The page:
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See How People In Congo Transport Dead Bodies To and From the Morgue (photos)

The Democratic Republic of the Congo is the second largest country in Africa. It borders nine countries: Angola, Burundi, the Central African Republic, the Republic of Congo, Rwanda, South Sudan, Tanzania, Uganda, and Zambia.[1]

The people of the DRC represent over 200 ethnic groups, with nearly 250 languages and dialects spoken throughout the country. Kinshasa, the capital, is the second largest French-speaking city in the world.[2]

Since the 1960s, the Congolese have endured over two decades of armed conflict with over 5.4 million people dead due to war-related causes, making it the deadliest conflict since World War II

In several areas of the DR. Congo, motorcycles are typically employed to transport corpses to and from morgues. Riders bind the dead in a sitting position behind them with robes. The majority of African traditions treat corpses with such reverence and respect. They honor them by giving them a respectable funeral so that their spirits won’t haunt them.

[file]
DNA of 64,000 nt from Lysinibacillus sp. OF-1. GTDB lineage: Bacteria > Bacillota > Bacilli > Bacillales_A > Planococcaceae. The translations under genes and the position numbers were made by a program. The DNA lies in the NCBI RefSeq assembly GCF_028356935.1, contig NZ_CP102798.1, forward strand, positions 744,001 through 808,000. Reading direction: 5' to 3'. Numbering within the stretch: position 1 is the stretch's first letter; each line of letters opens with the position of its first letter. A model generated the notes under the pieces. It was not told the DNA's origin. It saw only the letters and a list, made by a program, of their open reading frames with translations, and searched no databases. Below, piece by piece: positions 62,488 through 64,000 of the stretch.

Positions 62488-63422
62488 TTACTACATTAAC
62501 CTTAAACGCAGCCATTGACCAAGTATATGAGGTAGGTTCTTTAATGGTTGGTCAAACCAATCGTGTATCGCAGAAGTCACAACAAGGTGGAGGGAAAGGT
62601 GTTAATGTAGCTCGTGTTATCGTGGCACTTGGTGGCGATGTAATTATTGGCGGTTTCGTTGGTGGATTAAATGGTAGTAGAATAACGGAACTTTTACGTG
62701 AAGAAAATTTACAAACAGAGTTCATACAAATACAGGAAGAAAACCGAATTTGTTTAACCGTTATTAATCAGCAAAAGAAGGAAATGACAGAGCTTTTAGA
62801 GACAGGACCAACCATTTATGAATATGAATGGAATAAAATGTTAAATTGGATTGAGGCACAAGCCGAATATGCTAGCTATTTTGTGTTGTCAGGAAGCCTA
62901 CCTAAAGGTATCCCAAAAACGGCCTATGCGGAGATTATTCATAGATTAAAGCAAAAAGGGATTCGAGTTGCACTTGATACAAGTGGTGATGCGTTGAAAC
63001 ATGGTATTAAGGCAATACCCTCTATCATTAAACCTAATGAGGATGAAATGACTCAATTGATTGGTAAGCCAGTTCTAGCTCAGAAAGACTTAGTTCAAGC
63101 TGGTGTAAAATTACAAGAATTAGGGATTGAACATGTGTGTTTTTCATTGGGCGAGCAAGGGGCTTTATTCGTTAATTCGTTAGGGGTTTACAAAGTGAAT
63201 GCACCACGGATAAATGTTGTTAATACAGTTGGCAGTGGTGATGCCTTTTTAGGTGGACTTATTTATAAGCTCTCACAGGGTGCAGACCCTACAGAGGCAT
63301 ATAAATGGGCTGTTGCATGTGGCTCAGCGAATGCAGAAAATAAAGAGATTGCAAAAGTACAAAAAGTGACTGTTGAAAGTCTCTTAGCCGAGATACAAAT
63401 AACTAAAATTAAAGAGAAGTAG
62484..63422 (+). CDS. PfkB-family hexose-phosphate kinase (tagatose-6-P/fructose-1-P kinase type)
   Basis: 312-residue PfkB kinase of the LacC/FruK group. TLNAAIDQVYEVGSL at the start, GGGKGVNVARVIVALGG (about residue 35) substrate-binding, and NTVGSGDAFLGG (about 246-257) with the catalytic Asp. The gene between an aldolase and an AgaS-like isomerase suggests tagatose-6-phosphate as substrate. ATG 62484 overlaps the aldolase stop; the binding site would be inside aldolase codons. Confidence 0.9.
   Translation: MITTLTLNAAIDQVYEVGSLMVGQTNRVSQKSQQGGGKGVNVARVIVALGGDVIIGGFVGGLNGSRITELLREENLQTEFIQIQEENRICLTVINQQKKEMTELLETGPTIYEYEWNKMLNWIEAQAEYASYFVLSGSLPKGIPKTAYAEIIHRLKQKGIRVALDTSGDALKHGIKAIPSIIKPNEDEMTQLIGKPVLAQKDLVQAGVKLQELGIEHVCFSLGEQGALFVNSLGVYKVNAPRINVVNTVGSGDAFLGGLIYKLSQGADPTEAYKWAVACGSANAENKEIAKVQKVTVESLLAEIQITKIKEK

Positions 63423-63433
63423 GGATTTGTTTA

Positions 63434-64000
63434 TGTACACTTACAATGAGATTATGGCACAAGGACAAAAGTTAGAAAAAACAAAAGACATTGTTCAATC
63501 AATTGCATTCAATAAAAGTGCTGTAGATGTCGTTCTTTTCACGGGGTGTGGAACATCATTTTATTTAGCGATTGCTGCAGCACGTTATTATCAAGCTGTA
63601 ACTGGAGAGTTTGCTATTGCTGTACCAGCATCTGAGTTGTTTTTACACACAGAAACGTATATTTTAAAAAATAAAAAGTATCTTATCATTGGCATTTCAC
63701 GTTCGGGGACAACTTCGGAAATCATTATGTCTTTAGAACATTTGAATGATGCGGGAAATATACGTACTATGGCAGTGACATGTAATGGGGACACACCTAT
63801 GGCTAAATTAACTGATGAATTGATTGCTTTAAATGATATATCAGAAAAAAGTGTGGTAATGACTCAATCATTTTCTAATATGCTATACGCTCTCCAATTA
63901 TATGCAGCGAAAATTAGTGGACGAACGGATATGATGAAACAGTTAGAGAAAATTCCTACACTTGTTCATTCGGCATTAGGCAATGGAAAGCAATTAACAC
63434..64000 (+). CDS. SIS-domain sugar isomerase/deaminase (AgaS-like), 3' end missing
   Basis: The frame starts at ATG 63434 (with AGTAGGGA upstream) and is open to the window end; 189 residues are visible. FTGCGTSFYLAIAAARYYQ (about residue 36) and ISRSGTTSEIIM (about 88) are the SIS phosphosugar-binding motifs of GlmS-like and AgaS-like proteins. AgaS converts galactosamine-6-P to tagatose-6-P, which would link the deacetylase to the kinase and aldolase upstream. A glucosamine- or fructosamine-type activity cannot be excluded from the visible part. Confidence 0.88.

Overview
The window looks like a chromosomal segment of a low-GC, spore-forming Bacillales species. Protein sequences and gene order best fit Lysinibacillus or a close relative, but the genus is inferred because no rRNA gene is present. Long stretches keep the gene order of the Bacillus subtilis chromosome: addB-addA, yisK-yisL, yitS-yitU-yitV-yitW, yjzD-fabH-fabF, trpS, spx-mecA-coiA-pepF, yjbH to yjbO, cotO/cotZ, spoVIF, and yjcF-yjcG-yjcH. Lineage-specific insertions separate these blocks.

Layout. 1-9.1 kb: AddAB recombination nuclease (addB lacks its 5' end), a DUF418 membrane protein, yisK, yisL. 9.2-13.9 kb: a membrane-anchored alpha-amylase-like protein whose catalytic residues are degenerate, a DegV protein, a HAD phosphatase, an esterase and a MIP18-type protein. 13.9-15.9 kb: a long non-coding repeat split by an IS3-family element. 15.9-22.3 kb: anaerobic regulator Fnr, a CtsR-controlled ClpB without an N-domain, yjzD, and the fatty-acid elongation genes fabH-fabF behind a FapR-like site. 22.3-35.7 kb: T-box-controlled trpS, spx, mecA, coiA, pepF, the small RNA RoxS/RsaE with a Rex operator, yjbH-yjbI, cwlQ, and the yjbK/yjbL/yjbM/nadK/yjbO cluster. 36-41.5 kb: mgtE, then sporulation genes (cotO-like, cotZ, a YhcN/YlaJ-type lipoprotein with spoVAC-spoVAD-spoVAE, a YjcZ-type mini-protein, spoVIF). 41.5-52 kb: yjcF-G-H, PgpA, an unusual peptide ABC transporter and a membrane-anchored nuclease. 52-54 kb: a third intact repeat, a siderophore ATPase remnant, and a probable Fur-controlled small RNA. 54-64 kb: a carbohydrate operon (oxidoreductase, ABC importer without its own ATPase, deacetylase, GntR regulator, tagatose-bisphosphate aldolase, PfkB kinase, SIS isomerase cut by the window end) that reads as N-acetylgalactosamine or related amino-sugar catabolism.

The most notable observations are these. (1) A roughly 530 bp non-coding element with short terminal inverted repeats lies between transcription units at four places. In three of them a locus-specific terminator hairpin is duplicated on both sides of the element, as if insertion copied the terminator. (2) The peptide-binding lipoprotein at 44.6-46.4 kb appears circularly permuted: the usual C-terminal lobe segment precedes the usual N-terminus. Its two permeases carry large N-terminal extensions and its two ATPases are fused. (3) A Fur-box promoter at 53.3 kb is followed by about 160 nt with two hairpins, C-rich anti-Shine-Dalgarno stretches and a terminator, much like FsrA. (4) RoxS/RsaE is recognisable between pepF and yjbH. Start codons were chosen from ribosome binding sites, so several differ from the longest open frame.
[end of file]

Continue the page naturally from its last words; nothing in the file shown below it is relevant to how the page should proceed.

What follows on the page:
The rite of passage is held specifically to commemorate the life of a deceased person. Instead of subscribing to quality medical treatment, many spend a lot of money on extravagant funerals.

Many young people have entered the profitable industry of body transportation since it pays well. Since most highways are unusable to cars, motorcycles are used. Despite having one of the highest resource wealth levels in Africa, the Congo’s population lives in squalor.

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